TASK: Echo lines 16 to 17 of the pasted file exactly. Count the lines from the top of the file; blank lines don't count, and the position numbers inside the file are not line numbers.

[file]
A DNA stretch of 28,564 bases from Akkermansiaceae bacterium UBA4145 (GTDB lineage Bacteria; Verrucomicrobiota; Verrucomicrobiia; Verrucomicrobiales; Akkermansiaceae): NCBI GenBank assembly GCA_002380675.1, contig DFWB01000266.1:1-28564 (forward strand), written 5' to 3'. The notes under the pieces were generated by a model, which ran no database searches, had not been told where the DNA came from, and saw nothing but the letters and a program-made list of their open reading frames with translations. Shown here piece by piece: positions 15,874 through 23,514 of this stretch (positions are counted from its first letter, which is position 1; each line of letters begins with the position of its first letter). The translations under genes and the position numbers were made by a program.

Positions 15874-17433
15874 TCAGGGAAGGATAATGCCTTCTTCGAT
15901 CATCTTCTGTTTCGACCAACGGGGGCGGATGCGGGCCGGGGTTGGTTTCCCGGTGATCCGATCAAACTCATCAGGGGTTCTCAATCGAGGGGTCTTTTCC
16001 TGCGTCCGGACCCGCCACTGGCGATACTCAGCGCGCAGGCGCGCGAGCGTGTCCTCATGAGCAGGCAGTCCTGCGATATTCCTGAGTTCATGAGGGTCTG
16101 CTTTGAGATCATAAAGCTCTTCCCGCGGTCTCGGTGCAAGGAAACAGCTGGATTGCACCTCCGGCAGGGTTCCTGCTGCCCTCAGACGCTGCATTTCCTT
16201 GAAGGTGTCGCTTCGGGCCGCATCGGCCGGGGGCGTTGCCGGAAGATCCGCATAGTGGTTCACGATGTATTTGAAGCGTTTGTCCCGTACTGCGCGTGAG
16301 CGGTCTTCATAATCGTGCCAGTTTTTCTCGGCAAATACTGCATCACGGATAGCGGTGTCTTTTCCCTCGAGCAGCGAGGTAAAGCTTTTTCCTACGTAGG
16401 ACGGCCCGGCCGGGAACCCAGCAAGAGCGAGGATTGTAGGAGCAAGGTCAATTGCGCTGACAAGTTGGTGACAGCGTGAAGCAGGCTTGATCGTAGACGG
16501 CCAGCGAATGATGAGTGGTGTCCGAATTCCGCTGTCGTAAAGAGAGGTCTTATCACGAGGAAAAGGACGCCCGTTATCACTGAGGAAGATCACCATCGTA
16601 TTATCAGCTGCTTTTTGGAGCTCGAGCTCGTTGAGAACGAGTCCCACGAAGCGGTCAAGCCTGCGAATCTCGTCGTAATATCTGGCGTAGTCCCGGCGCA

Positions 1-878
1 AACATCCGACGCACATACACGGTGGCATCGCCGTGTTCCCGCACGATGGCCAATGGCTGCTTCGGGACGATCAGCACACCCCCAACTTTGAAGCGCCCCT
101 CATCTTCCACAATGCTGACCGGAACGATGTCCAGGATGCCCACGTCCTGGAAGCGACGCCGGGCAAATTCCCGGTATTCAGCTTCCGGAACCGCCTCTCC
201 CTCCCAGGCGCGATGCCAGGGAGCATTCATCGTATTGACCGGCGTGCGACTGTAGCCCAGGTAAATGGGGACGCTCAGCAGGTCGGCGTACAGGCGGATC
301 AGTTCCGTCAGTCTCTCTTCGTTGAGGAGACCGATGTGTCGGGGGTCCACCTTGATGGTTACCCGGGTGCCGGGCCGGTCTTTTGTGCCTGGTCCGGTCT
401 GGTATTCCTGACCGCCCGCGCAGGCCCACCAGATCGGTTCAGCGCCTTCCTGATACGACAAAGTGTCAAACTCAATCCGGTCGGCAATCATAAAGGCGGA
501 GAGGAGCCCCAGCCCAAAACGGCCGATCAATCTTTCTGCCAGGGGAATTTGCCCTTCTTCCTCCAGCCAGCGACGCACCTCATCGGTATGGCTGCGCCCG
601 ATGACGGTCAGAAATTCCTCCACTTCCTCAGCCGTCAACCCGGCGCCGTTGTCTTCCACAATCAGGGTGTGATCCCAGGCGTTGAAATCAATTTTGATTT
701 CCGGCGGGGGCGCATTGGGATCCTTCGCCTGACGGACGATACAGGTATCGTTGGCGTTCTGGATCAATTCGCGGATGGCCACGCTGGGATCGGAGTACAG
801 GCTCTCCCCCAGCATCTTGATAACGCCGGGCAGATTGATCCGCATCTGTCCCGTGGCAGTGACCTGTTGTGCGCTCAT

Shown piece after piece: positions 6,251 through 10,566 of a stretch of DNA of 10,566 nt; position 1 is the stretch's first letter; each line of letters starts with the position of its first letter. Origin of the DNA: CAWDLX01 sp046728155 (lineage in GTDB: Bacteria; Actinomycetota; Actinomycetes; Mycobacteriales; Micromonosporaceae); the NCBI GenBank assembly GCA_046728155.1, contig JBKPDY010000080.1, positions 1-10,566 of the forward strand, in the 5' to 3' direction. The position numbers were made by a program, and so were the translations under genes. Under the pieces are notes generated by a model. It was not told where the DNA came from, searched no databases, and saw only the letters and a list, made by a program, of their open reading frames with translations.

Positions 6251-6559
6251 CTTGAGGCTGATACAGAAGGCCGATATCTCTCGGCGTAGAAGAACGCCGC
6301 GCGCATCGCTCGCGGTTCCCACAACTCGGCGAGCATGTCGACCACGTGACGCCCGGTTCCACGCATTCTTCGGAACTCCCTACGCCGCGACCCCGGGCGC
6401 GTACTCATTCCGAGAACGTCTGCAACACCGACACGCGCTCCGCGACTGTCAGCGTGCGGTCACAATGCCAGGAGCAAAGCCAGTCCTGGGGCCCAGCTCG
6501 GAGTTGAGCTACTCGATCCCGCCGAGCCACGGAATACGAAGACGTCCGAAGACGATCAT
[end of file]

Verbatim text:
301 AGTTCCGTCAGTCTCTCTTCGTTGAGGAGACCGATGTGTCGGGGGTCCACCTTGATGGTTACCCGGGTGCCGGGCCGGTCTTTTGTGCCTGGTCCGGTCT
401 GGTATTCCTGACCGCCCGCGCAGGCCCACCAGATCGGTTCAGCGCCTTCCTGATACGACAAAGTGTCAAACTCAATCCGGTCGGCAATCATAAAGGCGGA